- Independent Journalism From Today's Armenia
 December 5 , 2003 

Double Celebration: Concert hall is re-born in anniversary tribute to Khachatryan

Conductor Bashmet says he was honored to open the newly refurbished hall..

The blue tarpaulins that have been wrapped around the Aram Khachatryan Concert Hall for almost two years were stripped away last week to reveal a clean and renovated building.

Throughout Khachatryan’s anniversary year, the only statue in Yerevan in honor of the composer stood next to a tent hiding the debris from the reconstruction work.

Only on November 22 were flowers put at the foot of his statue.

The same day the long-awaited re-opening of the hall was marked with a concert dedicated to Khachatryan’s centenary by the Moscow Soloists Orchestra headed by world-renowned musician, violist and conductor Yuri Bashmet.

The anniversary concert was the first time Bashmet has been in Armenia since 1988.

“It’s a great honor for me to perform for the great composer’s anniversary. Unfortunately he didn’t compose music for chamber orchestra and we cannot play his works. However, today from the heart we dedicate all the compositions we play to a giant of the century’s music,” said Bashmet.

Armenia’s First Lady, Bella Kocharyan, and numerous honored guests were present at the concert. Despite ticket prices ranging from 5,000 to 25,000 drams ($9 to $45), which were expensive for ordinary music fans, every one of the 1,600 tickets for the concert was sold.

In a welcoming address, Bashmet described Armenians as very talented and creative, saying he felt a need to perform for them and visit the republic since “my connections with this country are not artificial but spiritual”.

He attributed this connection to conductor David Khanjyan and composer Edward Mirzoyan. With warm feelings, Bashmet recalled that after some concerts in Yerevan in the 1990s they had to stay five extra days in Armenia because of the fog.

“They were taking care of me during those five days. I felt myself in Edward Mirzoyan’s home as in my mother’s home,” Bashmet said.
100 years after his birth, the composer watches over his hall.

That friendship led Bashmet to record Mirzoyan’s symphony for string instruments and kettle drum in the United States together with the Philadelphia Symphony Orchestra.

“When they recorded my work, a terrible thought invaded my mind as I realized that we didn’t have enough money to pay for that. Bashmet looked at me generously and said that playing my composition was more valuable than any money,” recalls Mirzoyan.

These days, besides his work with the Moscow Soloists Orchestra, Bashmet gives master classes in the United States, Japan and Europe. He also makes recordings in London at the BBC studios, and in Germany and France. He is an art director of the well-known Moscow “December Evenings” festival and founder of the leading competition for violists in Russia.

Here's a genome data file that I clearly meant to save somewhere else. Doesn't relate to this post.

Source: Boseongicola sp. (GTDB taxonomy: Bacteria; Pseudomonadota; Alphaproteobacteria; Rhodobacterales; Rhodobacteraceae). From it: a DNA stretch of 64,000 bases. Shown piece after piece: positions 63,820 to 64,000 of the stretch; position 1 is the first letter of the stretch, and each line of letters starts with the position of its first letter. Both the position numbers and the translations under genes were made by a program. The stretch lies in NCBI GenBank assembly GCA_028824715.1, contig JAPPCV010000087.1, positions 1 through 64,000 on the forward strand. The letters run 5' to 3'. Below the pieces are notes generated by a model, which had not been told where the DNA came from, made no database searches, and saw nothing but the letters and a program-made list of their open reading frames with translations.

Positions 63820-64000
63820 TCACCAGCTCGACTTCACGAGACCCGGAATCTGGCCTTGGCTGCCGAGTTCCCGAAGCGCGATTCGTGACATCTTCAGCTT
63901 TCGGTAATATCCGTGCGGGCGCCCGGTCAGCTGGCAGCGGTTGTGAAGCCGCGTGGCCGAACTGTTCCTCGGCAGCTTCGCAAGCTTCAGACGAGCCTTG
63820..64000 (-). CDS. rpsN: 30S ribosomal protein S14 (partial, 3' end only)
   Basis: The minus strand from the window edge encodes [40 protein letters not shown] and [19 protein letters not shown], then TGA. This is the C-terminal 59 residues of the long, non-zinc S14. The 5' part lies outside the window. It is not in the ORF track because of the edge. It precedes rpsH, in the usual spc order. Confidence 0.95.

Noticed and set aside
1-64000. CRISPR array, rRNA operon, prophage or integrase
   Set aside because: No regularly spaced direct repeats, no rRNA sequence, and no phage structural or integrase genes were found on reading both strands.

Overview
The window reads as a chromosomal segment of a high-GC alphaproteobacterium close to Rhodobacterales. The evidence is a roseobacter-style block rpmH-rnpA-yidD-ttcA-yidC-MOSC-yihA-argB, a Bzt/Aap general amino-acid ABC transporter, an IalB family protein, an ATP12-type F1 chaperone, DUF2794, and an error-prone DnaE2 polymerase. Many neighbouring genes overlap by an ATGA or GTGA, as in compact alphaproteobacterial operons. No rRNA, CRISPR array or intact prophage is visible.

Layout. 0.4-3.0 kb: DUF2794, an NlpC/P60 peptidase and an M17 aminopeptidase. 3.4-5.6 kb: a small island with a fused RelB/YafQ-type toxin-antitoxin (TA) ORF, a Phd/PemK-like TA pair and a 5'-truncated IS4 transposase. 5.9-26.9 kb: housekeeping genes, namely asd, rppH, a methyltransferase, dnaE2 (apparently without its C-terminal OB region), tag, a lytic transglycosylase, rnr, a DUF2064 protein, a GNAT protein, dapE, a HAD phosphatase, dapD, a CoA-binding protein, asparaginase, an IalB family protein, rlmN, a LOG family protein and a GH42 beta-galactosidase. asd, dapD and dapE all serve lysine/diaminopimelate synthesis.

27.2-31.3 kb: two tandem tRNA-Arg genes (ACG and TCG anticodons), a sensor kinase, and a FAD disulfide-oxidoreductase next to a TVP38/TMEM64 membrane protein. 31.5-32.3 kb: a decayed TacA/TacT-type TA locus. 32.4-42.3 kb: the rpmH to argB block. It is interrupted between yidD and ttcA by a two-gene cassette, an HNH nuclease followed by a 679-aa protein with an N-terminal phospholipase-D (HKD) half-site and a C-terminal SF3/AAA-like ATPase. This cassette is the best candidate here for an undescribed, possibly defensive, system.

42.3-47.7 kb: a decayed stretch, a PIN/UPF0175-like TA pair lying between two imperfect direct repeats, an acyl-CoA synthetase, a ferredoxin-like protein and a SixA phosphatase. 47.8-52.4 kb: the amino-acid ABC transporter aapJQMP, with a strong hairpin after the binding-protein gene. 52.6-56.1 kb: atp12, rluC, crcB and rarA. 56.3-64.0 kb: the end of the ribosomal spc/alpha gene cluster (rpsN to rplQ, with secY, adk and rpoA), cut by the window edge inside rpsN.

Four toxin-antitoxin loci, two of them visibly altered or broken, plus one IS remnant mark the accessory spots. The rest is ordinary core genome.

During Soviet times, authorities confiscated 90 per cent of his earnings from concerts. Bashmet received seven offers to live and work in Europe during the years of changes, when many talented artists were leaving their homeland. And all members of the orchestra's 24 musicians left for Paris where they sought political asylum, taking with them even their pets. However, Bashmet returned to his homeland without his orchesta and in 1992 created the Moscow Soloists Orchestra, whose performances have lit up the best concert halls of the world and have won two Grammy Awards.

He recalled 1988, the year of the Spitak earthquake, when a concert was organized in London on his initiative and sponsored by Prince Charles. Ray Charles, Stevie Wonder, Elton John and other stars took part in the event, which raised about $1 million for Armenia.

But Bashmet insists that Armenians were saved not by financial aid but thanks to their talent.

“This country has a great future as it doesn’t forget about cultural centers despite being under the pressure of social problems. I’m glad that I am the first to perform in this renewed hall,” said Bashmet.

The new hall's look hasn’t changed much, but changes in the performance quality are very noticeable. The audience noticed the refurbished stage, which was glittering under the light of new technology projectors in harmony with the music.

It was planned to complete the reconstruction work of Yerevan Philharmonic Hall before Bashmet’s concert and conduct an official opening ceremony However, they didn’t manage to be in time.

“The hall is ready to receive an audience, but the final re-opening will take place in the middle of December,” says the director of the hall, Ruzanna Sirunyan.

The roof of the building has been completely renovated, along with toilets and the make-up rooms. An air-conditioning system has also been installed.

As in all the cultural centers reconstructed with funding from the Lincy Foundation, a local boiler-room has been constructed. But, like the others, the management of the concert hall also faces the unresolved problem of covering the heating expenses themselves.

“We hope that the problem of heating will be resolved and in winter the audience will be able to enjoy music without wearing overcoats,” says Sirunyan.


According to Agnes
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Play for Pay

A concert in Yerevan last weekend promoted Thursday's All Armenia Fund telethon. Overall the telethon raised more than $6 million, with some $600,000 coming from within Armenia.



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